We next examined the inhibitory effect of Vemurafenib on necroptosis in vivo. Previous studies have revealed that lipopolysaccharide (LPS) can induce necroptosis of intraperitoneal macrophages in the presence of z-VAD, whereas genetic inactivation or pharmacological inhibition of RIPK1 effectively prevented LPS/z-VAD-induced macrophage death [32,33,34,35]. We thus investigated the effect of Vemurafenib in this mouse model through pretreatment with Vemurafenib or Nec-1 for 15 mins following challenges with LPS/z-VAD (Fig. 5A). As expected, compared with control mice, LPS/z-VAD significantly reduced the percentage of macrophages in the abdominal cavity, while pretreatment with Vemurafenib, like Nec-1, attenuated the macrophage loss, indicating that Vemurafenib conferred macrophages resistance to necroptosis induced by LPS/z-VAD (Fig. 5B, C). Proinflammatory cytokines production is a consequence of macrophage necroptosis, which in turn promotes RIPK1-driven necroptosis [34]. We found that the elevated levels of TNFα and IL-6 in peritoneal fluid and TNFα, IL-6, IFN-γ, and MCP-1 in serum were significantly blocked after the treatment of Nec-1 or Vemurafenib (Fig. 5D, E). Therefore, Vemurafenib could inhibit LPS/z-VAD-induced macrophage necroptosis in vivo and reduce the secretion of proinflammatory cytokines.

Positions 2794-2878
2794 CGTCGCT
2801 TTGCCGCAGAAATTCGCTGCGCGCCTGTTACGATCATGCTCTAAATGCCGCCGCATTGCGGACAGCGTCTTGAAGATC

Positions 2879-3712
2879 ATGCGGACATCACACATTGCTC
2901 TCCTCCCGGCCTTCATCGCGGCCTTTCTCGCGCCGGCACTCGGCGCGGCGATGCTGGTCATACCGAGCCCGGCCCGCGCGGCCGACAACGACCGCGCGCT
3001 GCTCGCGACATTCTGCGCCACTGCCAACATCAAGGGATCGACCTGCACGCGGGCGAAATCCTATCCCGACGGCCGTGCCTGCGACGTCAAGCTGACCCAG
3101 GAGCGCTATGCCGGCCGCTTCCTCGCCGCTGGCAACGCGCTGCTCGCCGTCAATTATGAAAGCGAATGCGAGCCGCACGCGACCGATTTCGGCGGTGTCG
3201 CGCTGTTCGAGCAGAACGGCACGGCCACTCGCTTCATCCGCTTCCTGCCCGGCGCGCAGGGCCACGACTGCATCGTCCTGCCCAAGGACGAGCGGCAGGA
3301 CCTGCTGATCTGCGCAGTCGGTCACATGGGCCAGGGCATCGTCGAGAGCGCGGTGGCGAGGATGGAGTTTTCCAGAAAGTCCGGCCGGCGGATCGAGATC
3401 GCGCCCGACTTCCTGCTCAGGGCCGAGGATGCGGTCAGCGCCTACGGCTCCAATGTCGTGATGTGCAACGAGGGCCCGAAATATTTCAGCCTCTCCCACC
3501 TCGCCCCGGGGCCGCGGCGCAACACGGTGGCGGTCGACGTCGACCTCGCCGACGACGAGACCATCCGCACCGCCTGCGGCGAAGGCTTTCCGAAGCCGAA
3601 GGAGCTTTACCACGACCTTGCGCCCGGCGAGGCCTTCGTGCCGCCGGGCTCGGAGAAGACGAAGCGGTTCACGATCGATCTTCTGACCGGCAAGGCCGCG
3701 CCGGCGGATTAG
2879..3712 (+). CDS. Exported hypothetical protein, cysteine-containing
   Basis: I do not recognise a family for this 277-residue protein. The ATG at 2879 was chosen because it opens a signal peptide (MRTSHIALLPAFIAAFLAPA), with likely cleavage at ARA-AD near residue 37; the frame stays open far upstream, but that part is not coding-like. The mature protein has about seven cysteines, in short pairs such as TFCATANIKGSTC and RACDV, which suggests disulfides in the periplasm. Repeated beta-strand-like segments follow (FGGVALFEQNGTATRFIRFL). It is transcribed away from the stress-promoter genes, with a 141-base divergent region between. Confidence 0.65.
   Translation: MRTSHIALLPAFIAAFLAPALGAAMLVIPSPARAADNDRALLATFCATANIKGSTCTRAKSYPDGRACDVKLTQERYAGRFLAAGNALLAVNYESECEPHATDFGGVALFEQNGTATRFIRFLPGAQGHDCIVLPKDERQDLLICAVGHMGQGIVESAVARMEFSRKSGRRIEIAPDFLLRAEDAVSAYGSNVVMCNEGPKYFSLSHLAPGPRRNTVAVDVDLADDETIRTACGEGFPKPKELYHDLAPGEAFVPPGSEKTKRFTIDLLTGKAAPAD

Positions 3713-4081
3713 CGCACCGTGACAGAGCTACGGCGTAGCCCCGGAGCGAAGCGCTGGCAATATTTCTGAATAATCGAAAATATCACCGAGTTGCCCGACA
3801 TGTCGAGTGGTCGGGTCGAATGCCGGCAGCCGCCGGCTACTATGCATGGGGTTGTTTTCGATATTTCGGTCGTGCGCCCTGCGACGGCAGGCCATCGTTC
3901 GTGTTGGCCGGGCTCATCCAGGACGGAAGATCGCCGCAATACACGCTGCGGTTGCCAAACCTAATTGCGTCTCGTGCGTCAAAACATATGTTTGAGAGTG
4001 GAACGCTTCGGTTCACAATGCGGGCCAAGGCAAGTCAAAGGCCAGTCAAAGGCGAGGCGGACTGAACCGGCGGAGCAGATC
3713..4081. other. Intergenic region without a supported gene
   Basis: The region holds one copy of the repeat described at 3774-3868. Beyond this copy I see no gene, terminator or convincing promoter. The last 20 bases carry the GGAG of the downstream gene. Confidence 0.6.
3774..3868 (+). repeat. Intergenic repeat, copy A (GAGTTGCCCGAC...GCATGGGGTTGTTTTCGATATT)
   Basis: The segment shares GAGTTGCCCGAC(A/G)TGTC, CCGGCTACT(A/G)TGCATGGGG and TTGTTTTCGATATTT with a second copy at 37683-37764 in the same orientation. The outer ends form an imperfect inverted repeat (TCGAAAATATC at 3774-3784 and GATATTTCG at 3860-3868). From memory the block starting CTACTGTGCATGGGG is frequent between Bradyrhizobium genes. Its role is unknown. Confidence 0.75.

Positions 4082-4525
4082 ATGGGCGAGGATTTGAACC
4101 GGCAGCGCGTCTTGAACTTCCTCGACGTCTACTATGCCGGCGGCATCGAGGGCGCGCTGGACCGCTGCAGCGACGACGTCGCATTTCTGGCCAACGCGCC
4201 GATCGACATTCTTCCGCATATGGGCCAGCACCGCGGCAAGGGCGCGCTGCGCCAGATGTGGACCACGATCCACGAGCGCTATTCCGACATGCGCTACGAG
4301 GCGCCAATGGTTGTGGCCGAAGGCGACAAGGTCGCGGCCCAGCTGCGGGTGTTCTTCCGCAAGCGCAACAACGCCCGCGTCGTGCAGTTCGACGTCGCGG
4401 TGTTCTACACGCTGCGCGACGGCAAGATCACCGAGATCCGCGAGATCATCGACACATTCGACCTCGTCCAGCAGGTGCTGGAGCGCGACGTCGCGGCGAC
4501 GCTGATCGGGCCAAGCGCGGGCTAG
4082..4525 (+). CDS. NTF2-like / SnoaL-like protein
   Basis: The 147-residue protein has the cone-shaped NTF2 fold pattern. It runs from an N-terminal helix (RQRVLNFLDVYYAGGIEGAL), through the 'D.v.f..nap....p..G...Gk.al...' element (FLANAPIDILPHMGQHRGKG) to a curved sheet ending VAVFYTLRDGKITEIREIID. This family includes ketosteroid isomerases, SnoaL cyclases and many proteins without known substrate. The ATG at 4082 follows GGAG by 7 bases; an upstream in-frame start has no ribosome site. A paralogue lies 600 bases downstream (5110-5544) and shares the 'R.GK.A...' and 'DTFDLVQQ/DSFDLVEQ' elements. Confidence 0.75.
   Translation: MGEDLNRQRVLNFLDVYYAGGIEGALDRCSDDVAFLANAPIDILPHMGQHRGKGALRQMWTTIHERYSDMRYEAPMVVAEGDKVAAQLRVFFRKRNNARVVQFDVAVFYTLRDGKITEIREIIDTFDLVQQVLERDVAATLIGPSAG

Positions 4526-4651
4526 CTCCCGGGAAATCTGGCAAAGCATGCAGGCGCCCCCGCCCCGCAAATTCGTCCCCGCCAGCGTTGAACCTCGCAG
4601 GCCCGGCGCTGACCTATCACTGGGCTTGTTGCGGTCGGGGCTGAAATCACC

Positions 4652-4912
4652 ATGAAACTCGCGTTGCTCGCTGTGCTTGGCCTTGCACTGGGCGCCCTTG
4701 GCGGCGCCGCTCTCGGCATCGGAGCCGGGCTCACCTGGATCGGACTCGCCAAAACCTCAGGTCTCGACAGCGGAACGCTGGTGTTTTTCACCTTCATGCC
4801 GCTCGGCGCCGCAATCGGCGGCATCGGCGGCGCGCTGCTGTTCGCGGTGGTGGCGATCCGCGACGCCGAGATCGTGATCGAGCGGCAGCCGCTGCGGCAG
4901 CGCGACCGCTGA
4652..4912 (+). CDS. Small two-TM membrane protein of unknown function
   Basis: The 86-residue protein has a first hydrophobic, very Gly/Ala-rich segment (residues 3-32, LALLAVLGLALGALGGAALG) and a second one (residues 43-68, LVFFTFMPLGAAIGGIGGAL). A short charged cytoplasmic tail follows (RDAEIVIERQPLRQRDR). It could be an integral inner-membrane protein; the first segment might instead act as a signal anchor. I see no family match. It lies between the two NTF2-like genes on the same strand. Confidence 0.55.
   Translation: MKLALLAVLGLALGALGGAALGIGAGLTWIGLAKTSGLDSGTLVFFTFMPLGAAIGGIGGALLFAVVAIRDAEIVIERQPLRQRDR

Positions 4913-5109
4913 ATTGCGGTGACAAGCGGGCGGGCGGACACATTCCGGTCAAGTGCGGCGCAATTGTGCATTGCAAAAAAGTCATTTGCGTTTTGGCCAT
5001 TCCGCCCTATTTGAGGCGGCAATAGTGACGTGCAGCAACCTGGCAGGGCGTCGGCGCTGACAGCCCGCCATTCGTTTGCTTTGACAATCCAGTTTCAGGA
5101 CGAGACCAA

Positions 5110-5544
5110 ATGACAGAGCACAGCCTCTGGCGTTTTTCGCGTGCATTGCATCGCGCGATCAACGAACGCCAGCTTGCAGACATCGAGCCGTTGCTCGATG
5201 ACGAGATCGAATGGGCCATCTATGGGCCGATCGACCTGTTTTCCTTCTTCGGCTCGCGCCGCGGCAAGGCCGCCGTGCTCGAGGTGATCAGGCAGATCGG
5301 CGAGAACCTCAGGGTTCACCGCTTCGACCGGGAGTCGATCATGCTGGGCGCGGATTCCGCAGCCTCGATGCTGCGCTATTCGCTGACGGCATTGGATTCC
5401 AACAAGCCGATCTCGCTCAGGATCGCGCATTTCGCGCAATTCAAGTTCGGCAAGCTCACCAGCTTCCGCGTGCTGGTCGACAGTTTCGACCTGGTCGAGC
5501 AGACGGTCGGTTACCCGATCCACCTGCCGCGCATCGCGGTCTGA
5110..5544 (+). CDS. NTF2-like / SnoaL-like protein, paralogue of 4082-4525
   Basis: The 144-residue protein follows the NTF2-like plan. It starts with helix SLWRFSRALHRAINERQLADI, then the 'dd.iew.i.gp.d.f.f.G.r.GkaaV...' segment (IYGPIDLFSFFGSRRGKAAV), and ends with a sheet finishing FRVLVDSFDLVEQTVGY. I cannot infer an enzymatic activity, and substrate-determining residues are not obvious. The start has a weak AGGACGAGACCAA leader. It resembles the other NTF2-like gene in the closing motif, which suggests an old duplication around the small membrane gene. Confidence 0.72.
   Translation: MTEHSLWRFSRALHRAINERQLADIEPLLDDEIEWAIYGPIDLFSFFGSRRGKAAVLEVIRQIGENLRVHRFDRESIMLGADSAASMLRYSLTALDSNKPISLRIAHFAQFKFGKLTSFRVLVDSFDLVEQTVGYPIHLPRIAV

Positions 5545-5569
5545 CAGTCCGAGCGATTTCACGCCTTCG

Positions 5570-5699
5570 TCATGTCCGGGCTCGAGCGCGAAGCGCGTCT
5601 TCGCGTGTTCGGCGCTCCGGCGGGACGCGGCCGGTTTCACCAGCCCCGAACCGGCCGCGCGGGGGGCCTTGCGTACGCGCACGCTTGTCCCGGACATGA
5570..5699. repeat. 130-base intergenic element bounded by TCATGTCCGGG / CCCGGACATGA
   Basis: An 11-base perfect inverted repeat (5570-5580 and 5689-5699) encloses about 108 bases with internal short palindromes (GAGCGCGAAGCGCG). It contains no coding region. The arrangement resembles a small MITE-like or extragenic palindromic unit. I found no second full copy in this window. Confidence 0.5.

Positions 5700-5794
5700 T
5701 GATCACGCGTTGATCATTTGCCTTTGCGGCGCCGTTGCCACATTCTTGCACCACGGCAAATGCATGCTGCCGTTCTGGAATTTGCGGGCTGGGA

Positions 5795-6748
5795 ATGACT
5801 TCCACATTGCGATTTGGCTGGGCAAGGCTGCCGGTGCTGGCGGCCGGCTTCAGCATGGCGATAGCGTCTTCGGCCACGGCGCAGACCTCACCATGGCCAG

Fig. 5: Vemurafenib alleviates LPS/z-VAD-induced macrophage necroptosis in mice.
figure 5

A Scheme of the murine model of macrophage necroptosis. B, C Representative flow cytometry plots and quantification showing the proportion of macrophages (CD11b+F4/80+) in the peritoneal cavity. n = 10 per group. The levels of proinflammatory cytokines in the peritoneal cavity (D) and serum (E) were determined by ELISA. n = 5 per group. P value was calculated by unpaired Student’s t-test. (*p < 0.05, **p < 0.01, ***p < 0.001).

Vemurafenib protects mice from necroptosis-associated pathogenesis